Health Service Focus

02.02.18

Integrated health: how do the case studies stack up?

Source: NHE Jan/Feb 18

NHE’s Seamus McDonnell explores the successes and challenges of different models of care integration currently taking place across the UK.

Integrating healthcare services has been a hot-button issue in the UK for a number of years because of the promise it claims to bring. Integration, to some, means efficiency, fluidity and a joined-up approach to health and care which improves the quality of services without huge increases in cost.

Sustainability and transformation partnerships (STPs) have now become the NHS’s first port of call for local organisations trying to integrate care. While some of these plans have no doubt been successful, most would agree that integration itself is still at an early stage, with a lot of lessons left to learn.

A central theme that does seem consistent across the geographical areas which have successfully implemented a form of integration is the close relationship between health services and local authorities – a relationship which, in a lot of cases, existed before STPs were formed in 2016.

Forming close relationships locally

Northumberland is a good example of this because of the close relationship between Northumberland County Council and its surrounding health and care services, such as Northumbria Health NHS FT and Northumberland CCG.

Daljit Lally, chief executive at the council and one of the executive directors at the trust, attended The King’s Fund’s annual conference in November to explain how the integration of health and care between different organisations in the county had come about.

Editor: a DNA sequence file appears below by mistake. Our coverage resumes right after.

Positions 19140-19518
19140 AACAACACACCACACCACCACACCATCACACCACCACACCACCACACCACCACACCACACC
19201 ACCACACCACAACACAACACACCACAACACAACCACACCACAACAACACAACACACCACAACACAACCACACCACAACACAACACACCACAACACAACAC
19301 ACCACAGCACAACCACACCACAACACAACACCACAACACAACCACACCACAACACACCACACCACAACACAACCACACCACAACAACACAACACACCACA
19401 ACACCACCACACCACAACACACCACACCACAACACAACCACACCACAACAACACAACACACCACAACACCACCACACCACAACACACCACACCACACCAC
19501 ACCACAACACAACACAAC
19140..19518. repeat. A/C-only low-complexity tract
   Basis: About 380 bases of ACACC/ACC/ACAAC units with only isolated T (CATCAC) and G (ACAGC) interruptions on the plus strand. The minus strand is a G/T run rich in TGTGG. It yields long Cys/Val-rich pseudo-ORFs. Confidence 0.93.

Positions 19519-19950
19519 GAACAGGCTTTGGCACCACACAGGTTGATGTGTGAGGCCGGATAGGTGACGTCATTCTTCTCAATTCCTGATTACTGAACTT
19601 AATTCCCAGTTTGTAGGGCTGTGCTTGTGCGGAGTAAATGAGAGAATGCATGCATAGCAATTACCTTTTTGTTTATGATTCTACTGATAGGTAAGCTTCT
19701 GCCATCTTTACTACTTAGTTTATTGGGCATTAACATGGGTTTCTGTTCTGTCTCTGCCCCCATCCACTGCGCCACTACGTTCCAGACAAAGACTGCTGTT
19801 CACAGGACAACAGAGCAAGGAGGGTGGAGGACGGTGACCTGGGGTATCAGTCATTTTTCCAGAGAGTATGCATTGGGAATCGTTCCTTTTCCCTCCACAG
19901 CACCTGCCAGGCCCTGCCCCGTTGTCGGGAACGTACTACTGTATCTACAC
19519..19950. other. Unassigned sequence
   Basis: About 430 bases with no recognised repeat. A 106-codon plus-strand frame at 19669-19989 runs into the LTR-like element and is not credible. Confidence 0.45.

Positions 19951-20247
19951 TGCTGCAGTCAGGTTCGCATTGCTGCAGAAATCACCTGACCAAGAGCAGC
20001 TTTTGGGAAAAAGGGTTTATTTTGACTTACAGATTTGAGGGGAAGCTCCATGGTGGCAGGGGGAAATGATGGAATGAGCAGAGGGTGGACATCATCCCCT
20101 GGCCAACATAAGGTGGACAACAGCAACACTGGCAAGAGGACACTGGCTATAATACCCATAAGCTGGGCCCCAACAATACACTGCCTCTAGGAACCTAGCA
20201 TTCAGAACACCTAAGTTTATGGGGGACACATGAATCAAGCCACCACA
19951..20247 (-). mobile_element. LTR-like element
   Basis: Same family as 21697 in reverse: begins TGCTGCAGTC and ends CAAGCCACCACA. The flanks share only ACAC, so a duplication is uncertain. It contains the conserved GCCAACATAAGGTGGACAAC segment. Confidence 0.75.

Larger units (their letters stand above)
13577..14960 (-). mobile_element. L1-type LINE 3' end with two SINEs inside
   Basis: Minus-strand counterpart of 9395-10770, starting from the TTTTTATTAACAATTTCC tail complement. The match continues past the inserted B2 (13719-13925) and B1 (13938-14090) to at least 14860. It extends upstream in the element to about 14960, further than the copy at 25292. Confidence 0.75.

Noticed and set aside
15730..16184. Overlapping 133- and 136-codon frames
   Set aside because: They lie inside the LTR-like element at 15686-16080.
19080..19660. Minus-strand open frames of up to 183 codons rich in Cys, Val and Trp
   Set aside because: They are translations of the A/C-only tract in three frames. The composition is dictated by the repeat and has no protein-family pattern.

She spoke of the Care Trust scheme, created in 2000 as an early attempt to integrate health and social care which was later abandoned. Northumberland was one of the pilots for Care Trusts, and Lally said this initial push set the system in place which is still used locally.

“We had a lot of pressure at the time to transform community services, and we took the route between the health services and the council because, for us to meet the needs of our population, it was really important,” she explained.  “I am really pleased we stuck that out now.”

There are still difficulties, with the county going through three distinct changes in political leadership since 2008 and a wide and varied geographical area covering both urban and rural areas.

However, the area does have clear advantages over others: it has a CCG which covers the same geographical boundary to its council, which in turn is unitary, meaning that many of the decisions go through one single body and do not have to be filtered down through a two-tier system of larger county councils and smaller districts or boroughs.

In comparison, in Hackney, central London, there is a more recent history of care integration which was developed from 2013 as a response to long GP waiting times and a rapidly increasing demand for services.

Hackney Council works alongside as many as 10 other major organisations to achieve an integration model ‒ these include three separate trusts, two Healthwatch groups, and the City of London itself.

Cllr Jonathan McShane is cabinet member for health and social care for the authority, as well as taking responsibility for devolution – an important detail as it shows the relationship which has developed between devolution and integration in the area.

During the King’s Fund conference, he explained the path of health integration in Hackney, highlighting the development of a local Leadership Summit in 2014, which worked to submit a devolution paper that was completed in November 2017.